In 2015, when the broken plates were being removed and replaced at the foothill of the statue, it was discovered that the earth beneath is sagging. The measurements were conducted and an underground room, dug in the 1950s, was discovered beneath the plateau. That delayed the works on the plateau itself, which were finished in September 2016: the new marble plates were placed, so as the decorative lights, while the problem of draining the atmospheric waters was solved, but the monument itself (both the pedestal and the sculpture) were not renovated.[7]

In September 2017, it was reported that there is a crack on the monument. The crack starts from beneath the Victor's left foot, goes over the capital and down the Doric column. It is some 50 cm (20 in) long and quite visible. The reporters remarked that it looks like the "Victor stomped with his left foot, creating the crack". The Institute stated that the crack is there for a long time and that it is not affecting the stability or the static of the monument, despite the tilt. They announced the full reconstruction and static overhaul for 2019, for which the special technologies are required.[7]

On 9 May 2018 on the occasion of Europe Day, the Victor was illuminated for the first time with the colours of EU - blue and yellow (stars) - thanks to the EU Delegation in Serbia.

Assessment[edit]

After the creation of a new state and a new spiritual climate in the aftermath of the First World War, the concept of the Herald of Victory (which was the original name of the statue)[7] as the crowning motif of the fountain as a monument to freedom and liberation from the centuries-long Ottoman occupation lost its originally intended sense and its name came to reflect its new dedication to the Salonika Front breakthrough and the victory of the Serbian army in the First World War.

The simple design of the pedestal and its well-proportioned height made it possible to take in the monument as a whole rather than in detail, which resulted in the desired monumentality and the perception of the monument as a sign or a symbol. Over time the Victor has become one of the most salient symbols of Belgrade. Along with the Monument of Gratitude to France, it belongs to the few public monuments erected between the two world wars in Belgrade which pursued contemporary stylistic trends. The Victor Monument was designated as a cultural heritage property in 1992.[11]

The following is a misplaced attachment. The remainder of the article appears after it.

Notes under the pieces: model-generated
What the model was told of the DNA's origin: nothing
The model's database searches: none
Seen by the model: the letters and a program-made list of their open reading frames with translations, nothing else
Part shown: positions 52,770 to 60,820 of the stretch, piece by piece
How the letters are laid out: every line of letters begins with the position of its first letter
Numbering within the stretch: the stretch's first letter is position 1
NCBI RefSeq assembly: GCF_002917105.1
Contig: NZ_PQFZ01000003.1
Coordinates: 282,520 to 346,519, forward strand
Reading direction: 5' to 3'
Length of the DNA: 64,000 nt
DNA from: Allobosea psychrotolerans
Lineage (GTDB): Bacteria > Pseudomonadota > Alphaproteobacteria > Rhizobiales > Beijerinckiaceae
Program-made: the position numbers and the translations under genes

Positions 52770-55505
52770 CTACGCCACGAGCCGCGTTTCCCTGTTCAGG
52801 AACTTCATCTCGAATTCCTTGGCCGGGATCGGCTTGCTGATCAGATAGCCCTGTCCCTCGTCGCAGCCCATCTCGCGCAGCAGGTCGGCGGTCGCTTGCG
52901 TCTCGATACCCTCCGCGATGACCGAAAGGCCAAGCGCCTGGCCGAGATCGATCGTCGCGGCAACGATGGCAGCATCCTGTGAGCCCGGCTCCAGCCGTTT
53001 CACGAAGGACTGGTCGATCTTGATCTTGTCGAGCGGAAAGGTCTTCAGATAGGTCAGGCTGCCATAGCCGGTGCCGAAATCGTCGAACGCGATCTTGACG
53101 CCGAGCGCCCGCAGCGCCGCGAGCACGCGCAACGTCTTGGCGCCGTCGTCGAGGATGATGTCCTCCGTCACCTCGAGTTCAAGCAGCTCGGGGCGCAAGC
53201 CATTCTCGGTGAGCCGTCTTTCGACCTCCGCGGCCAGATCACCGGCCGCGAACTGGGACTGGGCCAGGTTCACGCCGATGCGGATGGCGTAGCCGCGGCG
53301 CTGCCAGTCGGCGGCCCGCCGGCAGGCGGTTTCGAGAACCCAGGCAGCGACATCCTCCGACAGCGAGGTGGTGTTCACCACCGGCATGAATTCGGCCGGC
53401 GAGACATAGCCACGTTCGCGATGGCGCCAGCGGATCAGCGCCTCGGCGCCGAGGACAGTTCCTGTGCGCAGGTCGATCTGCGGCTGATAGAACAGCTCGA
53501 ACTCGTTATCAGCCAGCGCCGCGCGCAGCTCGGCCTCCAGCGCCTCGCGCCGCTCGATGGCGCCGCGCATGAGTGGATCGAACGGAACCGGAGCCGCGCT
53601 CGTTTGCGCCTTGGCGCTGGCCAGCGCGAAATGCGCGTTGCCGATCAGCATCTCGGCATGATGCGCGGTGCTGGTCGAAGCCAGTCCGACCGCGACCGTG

Gallery[edit]

See also[edit]

Sources[edit]

  • Duško Kečkemet, Život Ivana Meštrovića 1883.–1962.–2002 (Zagreb 2009).
  • Danijela Vanušić, “Podizanje spomenika Pobedi na Terazijama” Nasledje IX (Belgrade 2008), 193–210.
  • Radina Vučetić-Mladenović, “Pobednik: polemike uoči postavljanja Meštrovićevog spomenika”, Godišnjak za društvenu istoriju VI: 2 (1999), 110–123.
  • CHPIB Documentation

References[edit]

  1. ^ "City of Belgrade - Famous Monuments". www.beograd.rs. Retrieved 23 December 2013.
  2. ^ CHPBI Documentation.
  3. ^ a b c d e f g h i j Branko Bogdanović (16 September 2018). "Градоначелник коме је пресео "Победник"" [Mayor who got fed up with the "Pobednik"]. Politika-Magazin, No. 1094 (in Serbian). pp. 28–29.
  4. ^ Danijela Vanušić, “Podizanje spomenika Pobedi na Terazijama” Nasledje IX (Belgrade 2008), 193–210.
  5. ^ M. Popović, “Kako ce izgledati Meštrovićev Pobednik na Terazijama?”, Vreme, 12 May 1927.
  6. ^ Milenija Simić Miladinović (27 August 2017), "OŠ „Kralj Petar Prvi" dočekuje 300. generaciju đaka", Politika (in Serbian)
  7. ^ a b c d e f g h i Branka Vasiljević (16 September 2017), ""Pobedniku" puca pod nogama", Politika (in Serbian), p. 1 & 15
  8. ^ M. Radošević, “Meštrovićevi crteži terazijske fontane”, Politika, 14 December 1988.
  9. ^ On the history of and the debate over the erection of the Victor monument after the First World War see Duško Kečkemet, Život Ivana Meštrovića 1883.–1962.–2002 (Zagreb 2009), 437–443; Radina Vučetić-Mladenović, “Pobednik: polemike uoči postavljanja Meštrovićevog spomenika”, Godišnjak za društvenu istoriju VI:2 (1999), 110–123.
  10. ^ Gustav Krklec, “Sa g. Jovanom Dučićem u Zagrebu kod Ivana Meštrovića”, Politika, 14 July 1927.
  11. ^ Službeni list grada Beograda, no. 26/92

External links[edit]